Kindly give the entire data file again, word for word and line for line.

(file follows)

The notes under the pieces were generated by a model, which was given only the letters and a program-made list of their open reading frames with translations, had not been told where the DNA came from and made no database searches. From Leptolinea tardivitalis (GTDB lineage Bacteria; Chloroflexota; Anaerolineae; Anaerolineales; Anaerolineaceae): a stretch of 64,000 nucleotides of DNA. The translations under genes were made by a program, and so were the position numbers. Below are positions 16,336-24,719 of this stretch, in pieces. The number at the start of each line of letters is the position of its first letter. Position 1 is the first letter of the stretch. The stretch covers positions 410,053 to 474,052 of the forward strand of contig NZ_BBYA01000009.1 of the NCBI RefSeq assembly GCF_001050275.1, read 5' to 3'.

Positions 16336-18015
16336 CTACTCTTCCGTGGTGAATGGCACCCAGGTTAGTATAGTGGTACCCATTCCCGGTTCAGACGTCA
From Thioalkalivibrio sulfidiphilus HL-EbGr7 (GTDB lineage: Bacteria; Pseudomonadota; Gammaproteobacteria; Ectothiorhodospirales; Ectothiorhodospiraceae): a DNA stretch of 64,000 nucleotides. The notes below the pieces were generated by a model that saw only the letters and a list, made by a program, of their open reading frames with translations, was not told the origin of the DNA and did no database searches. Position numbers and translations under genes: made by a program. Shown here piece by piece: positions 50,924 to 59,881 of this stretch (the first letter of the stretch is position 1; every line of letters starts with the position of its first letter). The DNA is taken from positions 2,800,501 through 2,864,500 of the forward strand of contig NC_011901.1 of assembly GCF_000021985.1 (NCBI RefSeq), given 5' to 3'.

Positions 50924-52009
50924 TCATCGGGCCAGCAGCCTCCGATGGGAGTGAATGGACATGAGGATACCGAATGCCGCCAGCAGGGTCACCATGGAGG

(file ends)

The notes under the pieces were generated by a model, which was given only the letters and a program-made list of their open reading frames with translations, had not been told where the DNA came from and made no database searches. From Leptolinea tardivitalis (GTDB lineage Bacteria; Chloroflexota; Anaerolineae; Anaerolineales; Anaerolineaceae): a stretch of 64,000 nucleotides of DNA. The translations under genes were made by a program, and so were the position numbers. Below are positions 16,336-24,719 of this stretch, in pieces. The number at the start of each line of letters is the position of its first letter. Position 1 is the first letter of the stretch. The stretch covers positions 410,053 to 474,052 of the forward strand of contig NZ_BBYA01000009.1 of the NCBI RefSeq assembly GCF_001050275.1, read 5' to 3'.

Positions 16336-18015
16336 CTACTCTTCCGTGGTGAATGGCACCCAGGTTAGTATAGTGGTACCCATTCCCGGTTCAGACGTCA
From Thioalkalivibrio sulfidiphilus HL-EbGr7 (GTDB lineage: Bacteria; Pseudomonadota; Gammaproteobacteria; Ectothiorhodospirales; Ectothiorhodospiraceae): a DNA stretch of 64,000 nucleotides. The notes below the pieces were generated by a model that saw only the letters and a list, made by a program, of their open reading frames with translations, was not told the origin of the DNA and did no database searches. Position numbers and translations under genes: made by a program. Shown here piece by piece: positions 50,924 to 59,881 of this stretch (the first letter of the stretch is position 1; every line of letters starts with the position of its first letter). The DNA is taken from positions 2,800,501 through 2,864,500 of the forward strand of contig NC_011901.1 of assembly GCF_000021985.1 (NCBI RefSeq), given 5' to 3'.

Positions 50924-52009
50924 TCATCGGGCCAGCAGCCTCCGATGGGAGTGAATGGACATGAGGATACCGAATGCCGCCAGCAGGGTCACCATGGAGG